If competence is genuinely a problem, the next step is to communicate better with HR about what you need to make your team a success. Often, recruiters operate in silos, separate from the team. They’re dependent on hiring managers to write good job descriptions and keep them up-to-date on requirements. Don’t make them guess about what you need.

Finally, sometimes requirements change. The most successful teams are the ones that give workers the opportunity and support to keep upskilling themselves, so that they don’t fall behind. If your team doesn’t have access to educational benefits, for example, now might be a good time to ask about adding that. Your employer doesn’t need to pay for everyone to get an MBA, necessarily, but a few online coding courses, etc., benefit the company even more than the employees, and make a nice, relatively cheap benefit, as well.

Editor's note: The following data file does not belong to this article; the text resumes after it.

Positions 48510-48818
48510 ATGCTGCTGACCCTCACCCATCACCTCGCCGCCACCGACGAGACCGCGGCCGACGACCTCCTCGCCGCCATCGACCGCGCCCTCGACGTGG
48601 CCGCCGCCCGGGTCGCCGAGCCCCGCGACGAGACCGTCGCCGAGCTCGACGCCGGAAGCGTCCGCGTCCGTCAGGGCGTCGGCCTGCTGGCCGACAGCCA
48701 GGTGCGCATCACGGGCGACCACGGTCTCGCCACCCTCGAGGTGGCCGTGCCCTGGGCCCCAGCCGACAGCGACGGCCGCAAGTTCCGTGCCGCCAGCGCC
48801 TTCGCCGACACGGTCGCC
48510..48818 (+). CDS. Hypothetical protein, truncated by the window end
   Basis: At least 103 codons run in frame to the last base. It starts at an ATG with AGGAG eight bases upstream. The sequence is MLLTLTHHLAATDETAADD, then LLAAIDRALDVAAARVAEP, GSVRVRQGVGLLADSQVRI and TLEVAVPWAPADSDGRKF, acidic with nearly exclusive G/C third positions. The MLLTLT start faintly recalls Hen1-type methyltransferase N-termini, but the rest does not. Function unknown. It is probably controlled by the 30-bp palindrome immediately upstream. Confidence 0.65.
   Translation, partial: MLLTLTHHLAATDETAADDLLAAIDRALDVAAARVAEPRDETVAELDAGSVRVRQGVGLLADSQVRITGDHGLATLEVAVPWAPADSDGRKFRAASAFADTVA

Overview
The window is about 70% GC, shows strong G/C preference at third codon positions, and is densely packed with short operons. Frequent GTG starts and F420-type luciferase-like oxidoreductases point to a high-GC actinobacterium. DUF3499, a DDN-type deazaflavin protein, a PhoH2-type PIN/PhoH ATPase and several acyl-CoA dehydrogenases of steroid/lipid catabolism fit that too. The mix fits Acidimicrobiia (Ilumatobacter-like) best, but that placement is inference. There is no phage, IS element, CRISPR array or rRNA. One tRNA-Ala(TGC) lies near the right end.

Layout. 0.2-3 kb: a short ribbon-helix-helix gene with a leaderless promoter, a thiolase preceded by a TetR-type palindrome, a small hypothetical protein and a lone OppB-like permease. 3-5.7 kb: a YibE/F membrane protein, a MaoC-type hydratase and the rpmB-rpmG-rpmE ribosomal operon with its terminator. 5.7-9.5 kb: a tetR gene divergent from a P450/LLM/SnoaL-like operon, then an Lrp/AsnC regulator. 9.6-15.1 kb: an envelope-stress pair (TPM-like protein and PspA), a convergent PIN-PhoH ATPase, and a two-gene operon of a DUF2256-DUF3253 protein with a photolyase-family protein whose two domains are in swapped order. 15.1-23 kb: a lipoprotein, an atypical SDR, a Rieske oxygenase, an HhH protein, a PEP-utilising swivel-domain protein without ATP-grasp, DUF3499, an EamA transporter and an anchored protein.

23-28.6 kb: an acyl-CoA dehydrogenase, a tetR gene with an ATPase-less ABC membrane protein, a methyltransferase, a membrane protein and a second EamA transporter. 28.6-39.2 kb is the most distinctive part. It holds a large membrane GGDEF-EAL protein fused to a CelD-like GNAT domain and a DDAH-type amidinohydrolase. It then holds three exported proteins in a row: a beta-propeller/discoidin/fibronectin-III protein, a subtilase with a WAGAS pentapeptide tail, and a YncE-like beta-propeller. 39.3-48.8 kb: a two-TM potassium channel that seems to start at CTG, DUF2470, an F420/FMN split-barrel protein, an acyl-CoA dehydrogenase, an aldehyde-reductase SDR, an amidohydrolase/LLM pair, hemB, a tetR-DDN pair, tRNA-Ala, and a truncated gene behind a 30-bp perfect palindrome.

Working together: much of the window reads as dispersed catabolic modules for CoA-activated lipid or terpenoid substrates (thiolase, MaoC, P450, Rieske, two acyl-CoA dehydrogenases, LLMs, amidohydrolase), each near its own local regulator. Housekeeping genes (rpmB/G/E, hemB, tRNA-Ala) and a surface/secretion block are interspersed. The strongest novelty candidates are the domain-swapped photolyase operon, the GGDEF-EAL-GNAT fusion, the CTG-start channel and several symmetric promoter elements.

You’re good friends with all of your reports.

Here’s the problem: no, you’re probably not friends with all your reports. Hopefully, you all have respect for each other. Ideally, you even like each other. But friendship requires both parties to be on an even footing, and your reports simply don’t have that with you.

Force them to pretend that you’re all best friends, and you’re veering into Michael Scott territory: ineffective, and spending your friend-energy on people who should really just stay colleagues.

How to fix the problem: Make sure you have a life outside of work. It’s great to have work friends (again, not the people who report to you), but you need other people in your life, too.

Check out these tips for how to (successfully) work with your friends.